Climbing Energy Expenditure (2 hrs) = 9 MET x 60 kg x 2 hrs = 1080 Food Calories
Climbing Energy Expenditure (3 hrs) = 9 MET x 60 kg x 3 hrs = 1620 Food Calories
Use the examples above to compute your expected energy expenditure based on your weight and target active rock climbing time.
Your Climbing Energy Expenditure = 9 MET x Your Weight x Climbing Duration
Build Muscle Mass with Rock Climbing
The oversimplified explanation to build muscle is:
Gains = Food Calories – Energy Expenditure
When I started to measure my weight before and after rock climbing, I was shocked to find out that I lost between 1 kg to 1.5 kg every time I climbed. Full disclosure: I am an ectomorph and therefore tend to have a hard time building muscle mass. To simplify things, think of my MET for rock climbing as 10 to 11 instead of 8.4 to 9.
By default, it is easy to lose weight with regular climbing due to its energy expenditure. And the natural tendency for your body will be to shred the fats and develop lean muscle.
So how do we apply the equations we’ve learned so far to build muscle?
Let’s do another exercise and compute how much energy does our friend John Wick spend in a day. Suppose that he climbs for 2 hours, rests for 14 hours, and does his job for 8 hours. For simplicity, let’s say that his office job has a 2 MET. How much food calories does John Wick need just to maintain his current weight?
Climbing Energy Expenditure = 9 MET x 60 kg x 2 hrs = 1080 Food Calories
Resting Energy Expenditure = 1 MET x 60 kg x 14 hrs = 840 Food Calories
Job Energy Expenditure = 2 MET x 60 kg x 8 hrs = 960 Food Calories
Total Energy Expenditure = 1080 + 840 + 860 = 2780 Food Calories
Our friend John Wick will have to eat 2780 food calories on days he climb just to maintain his current weight! Any less and he will be losing mass already. If he wishes to gain muscle mass then he will definitely need to increase how much he eats.
Using the example above, compute for your own expected energy expenditure so that you will have an idea of how much you’ll have to adjust your diet. Take note that not all Calories are equal. Consuming too much sugar all throughout the day will build mass but it will be more fat than muscle. (And we both know that you don’t want that, right?)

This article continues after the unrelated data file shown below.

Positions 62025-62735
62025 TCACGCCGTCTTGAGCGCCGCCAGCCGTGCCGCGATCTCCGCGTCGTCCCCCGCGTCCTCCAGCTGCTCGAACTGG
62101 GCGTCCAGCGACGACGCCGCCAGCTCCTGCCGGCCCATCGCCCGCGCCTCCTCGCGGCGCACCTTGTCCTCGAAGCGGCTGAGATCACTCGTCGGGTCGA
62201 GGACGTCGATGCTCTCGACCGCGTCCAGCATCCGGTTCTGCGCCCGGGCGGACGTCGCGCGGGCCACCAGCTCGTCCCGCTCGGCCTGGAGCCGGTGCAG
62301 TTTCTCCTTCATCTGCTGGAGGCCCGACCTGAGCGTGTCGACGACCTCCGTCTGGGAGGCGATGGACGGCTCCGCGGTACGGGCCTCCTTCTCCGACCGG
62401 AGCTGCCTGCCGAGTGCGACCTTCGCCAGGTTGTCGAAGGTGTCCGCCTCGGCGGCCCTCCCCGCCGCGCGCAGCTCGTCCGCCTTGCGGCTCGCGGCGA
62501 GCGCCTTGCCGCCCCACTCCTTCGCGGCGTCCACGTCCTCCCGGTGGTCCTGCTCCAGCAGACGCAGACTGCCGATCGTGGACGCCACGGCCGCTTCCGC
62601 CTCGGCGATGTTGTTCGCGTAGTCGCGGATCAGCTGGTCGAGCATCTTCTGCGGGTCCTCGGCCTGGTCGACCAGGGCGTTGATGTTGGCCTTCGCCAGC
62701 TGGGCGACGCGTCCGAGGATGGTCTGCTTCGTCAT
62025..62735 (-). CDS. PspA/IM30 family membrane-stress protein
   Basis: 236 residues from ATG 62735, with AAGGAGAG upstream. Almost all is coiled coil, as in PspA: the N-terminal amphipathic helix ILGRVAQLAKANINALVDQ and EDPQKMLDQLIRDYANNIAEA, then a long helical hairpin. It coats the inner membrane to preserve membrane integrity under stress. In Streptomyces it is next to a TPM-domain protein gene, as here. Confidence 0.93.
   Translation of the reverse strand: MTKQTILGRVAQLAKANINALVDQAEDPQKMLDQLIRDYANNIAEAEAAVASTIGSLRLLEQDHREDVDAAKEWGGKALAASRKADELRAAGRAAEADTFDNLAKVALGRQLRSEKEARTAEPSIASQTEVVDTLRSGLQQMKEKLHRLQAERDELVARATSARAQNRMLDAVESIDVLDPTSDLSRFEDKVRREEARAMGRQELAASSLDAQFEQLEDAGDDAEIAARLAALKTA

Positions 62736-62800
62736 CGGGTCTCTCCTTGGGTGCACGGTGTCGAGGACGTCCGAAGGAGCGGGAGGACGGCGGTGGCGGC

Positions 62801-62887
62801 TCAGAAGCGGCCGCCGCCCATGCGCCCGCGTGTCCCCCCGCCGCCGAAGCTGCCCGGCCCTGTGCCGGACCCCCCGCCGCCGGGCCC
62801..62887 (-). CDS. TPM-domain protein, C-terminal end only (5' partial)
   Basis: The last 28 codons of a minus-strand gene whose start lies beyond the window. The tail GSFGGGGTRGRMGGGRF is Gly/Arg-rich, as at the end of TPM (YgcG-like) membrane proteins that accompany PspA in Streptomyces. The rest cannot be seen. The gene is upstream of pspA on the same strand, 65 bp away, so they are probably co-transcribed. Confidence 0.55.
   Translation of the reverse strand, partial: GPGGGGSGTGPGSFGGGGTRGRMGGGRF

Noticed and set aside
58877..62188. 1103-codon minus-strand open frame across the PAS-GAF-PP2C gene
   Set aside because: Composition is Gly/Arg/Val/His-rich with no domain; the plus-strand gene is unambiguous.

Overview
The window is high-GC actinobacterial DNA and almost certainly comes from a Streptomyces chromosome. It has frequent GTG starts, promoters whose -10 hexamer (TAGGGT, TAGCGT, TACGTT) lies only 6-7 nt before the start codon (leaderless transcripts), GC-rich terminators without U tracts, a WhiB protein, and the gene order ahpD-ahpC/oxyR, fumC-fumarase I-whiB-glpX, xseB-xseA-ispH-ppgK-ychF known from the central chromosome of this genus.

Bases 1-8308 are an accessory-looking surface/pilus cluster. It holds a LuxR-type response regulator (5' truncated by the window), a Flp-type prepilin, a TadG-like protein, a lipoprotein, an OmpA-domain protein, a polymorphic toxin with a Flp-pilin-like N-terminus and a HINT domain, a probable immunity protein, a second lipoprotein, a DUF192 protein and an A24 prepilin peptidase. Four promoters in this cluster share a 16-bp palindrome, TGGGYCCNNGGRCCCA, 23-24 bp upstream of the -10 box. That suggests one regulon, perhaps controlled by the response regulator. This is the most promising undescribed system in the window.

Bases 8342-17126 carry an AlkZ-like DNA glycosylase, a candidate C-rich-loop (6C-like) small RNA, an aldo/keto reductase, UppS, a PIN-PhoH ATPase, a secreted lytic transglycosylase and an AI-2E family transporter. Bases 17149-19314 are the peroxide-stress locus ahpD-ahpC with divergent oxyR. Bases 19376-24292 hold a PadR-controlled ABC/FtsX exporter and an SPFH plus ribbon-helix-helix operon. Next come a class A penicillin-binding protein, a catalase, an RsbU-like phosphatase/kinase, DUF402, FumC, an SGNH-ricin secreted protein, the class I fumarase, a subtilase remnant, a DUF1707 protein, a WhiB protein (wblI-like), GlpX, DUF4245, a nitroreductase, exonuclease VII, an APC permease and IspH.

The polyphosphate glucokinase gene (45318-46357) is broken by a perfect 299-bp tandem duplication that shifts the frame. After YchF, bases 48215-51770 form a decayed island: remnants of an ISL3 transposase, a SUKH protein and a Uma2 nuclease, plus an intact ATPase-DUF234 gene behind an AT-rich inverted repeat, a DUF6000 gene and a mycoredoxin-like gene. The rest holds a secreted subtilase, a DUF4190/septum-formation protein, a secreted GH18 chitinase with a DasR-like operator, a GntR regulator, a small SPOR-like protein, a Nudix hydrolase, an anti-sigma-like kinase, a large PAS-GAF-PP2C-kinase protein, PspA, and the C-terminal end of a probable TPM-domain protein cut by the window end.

Rock climbing already covers a full workout for your lower body, upper body and core. If you are an endomorph, then you just need to climb regularly and make sure that you aren’t eating too much. For ectomorphs like me, all you need to do is eat more calories than you spend. I personally increased the amount of carbohydrates I eat especially on days that I climb. The result is that I have been seeing a steady increase in lean mass of 500 g to 1 kg per week.
If you are interested in learning more about how to build muscle and my training plan for rock climbing, then you can click on the links below:
- 10 Best Indoor Leg Exercises for Rock Climbing Beginners
- Rock Climbing Gym Drills: 10 Awesome Leg Workouts for Beginners
- Rock Climbing: 20 Rad Upper Body Home Workouts for Beginners
Rock climbing burns a lot of calories. If you want to build muscle mass, then you’ll need to consume more calories than you burn. You will never build muscle mass if you aren’t eating enough food for the energy demands of your activities.
If you want quality muscle mass, then you need to be specific with what food you consume. You will have to measure the proper ratio of carbohydrates, protein and fats you need for your own body. For an ectomorph like me, the general rule of thumb that I follow is to eat significantly more carbohydrates on days that I climb.
Based on the knowledge we’ve learned so far, you’ll build muscle with rock climbing combined with proper diet. The muscles that you will build as a rock climber won’t be as big as that of a body builder. But because of the full body workout of rock climbing, you’ll most likely have a sexy well-toned build. And aside from that side effect, it is easy to be consistent with climbing because it is fun to do!
I hope this article was helpful to you! You can also read how I spent my 20 hours of active rock climbing time and use it as a guide. If you enjoyed reading this, then share it to your friends! And if you enjoy reading more content like this, then subscribe to my mailing list. Have fun rock climbing! Be good at anything fast and be a rad rookie! 🙂